Deceased estates and land tax
When someone dies, the land that they owned, either solely or jointly, forms part of their deceased estate. The deceased landowner is still considered the owner of the land until administration of the estate is completed.
The administrator (or executor) of a deceased estate will apply to the supreme court for a grant of probate or letters of administration. This allows them to pay the debts of the estate, and sell or transfer land in accordance with the will.
Land held by joint tenants
Land held as joint tenants automatically transfers to the surviving owner from the date of death.
If you have not registered a Form 4—Request to record death with Titles Queensland before 30 June following the date of death, you need to contact us. If you don’t, the surviving owner could receive land tax assessment notices. These may include penalties and interest if they cover multiple years.
Michael passed away in 2017. At the time of his death, he and Jane held commercial land (valued at $1.1 million).
Five years after Michael’s death, Jane registered the Form 4. Ownership of the land then transferred from the date of death, and Jane received 5 years of land tax assessments.
Land held as tenants in common
The administrator will hold any interest in land held as tenants in common until they have sold or transferred the land, or commenced holding it other than as an administrator. They will need to pay any land tax liabilities during this period.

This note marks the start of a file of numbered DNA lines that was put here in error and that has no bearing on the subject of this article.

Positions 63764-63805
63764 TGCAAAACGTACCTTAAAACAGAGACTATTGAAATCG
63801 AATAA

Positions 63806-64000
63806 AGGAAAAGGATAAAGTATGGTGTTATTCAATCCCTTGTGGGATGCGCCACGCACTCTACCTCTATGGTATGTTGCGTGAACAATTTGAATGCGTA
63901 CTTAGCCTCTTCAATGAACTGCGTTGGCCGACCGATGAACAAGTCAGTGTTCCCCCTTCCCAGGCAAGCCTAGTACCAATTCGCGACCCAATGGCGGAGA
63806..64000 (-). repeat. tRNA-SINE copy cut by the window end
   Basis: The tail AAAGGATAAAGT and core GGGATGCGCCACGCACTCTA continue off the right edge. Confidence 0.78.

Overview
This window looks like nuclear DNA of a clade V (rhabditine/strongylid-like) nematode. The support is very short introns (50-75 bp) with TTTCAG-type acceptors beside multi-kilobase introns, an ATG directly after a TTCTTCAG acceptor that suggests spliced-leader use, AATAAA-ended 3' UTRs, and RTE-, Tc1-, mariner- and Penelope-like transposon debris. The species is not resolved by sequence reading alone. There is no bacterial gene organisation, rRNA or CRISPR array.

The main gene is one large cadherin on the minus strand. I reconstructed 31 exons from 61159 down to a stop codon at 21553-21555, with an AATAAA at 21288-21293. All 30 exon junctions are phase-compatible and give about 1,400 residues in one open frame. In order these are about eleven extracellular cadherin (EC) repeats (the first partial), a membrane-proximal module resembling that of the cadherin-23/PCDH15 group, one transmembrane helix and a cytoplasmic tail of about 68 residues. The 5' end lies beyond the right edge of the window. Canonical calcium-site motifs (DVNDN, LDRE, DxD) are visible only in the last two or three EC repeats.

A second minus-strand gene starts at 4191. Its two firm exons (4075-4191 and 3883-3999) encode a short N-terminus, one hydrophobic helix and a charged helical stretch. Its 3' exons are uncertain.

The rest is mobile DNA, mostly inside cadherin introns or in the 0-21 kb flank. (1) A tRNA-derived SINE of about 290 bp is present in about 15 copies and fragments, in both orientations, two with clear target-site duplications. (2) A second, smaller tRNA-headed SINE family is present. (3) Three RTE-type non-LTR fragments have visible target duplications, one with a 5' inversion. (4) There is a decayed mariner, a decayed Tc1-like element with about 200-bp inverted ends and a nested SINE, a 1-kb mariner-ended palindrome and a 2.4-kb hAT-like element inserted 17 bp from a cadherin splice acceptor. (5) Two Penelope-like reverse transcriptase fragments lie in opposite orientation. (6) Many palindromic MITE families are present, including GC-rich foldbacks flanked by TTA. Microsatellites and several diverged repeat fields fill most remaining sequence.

Land tax applies to the land when its total taxable value is $600,000 or more. The estate’s liability may be reduced if an exemption applies or if a beneficiary is eligible to be assessed as the owner of the land.
If the deceased owner was eligible for a home exemption at the prior 30 June, the exemption may continue to be available for up to 1 year after the date of death.
The taxable value of Bob’s land holdings is $650,000 on 30 June 2021.
On 17 August 2021, Bob passes away. The administrator of Bob’s estate applies for a home exemption for the property Bob was living in on 30 June 2021. If approved, the home exemption will continue until 17 August 2022, unless the property is rented or transferred in accordance with Bob’s will.
Other exemptions may continue to apply where the land continues to be used for an eligible purpose (e.g. a business of primary production).
You may also ask for certain beneficiaries to be assessed as the owner to reduce the liability of the estate.
Where the will provides for a life estate or a gift of a specific interest in land to a beneficiary, you (as administrator) can complete a Form LT24 to ask for the beneficiary to be assessed as if the land has been transferred into their name.
As an administrator, you must contact us if:
- a Form 5—Transmission application has not been registered with Titles Queensland before 30 June following the date of death
- you commence holding the land other than as an administrator (e.g. as a trustee holding property on trust for a beneficiary in accordance with the will). In this instance, the land may be liable for land tax if the taxable value is $350,000 or more. Exemptions may be available.
You should obtain a clearance certificate before transferring any land to a beneficiary. This will confirm that all land tax has been paid by the estate. Otherwise, the beneficiaries may receive assessments that could cover several years, and include penalties and interest.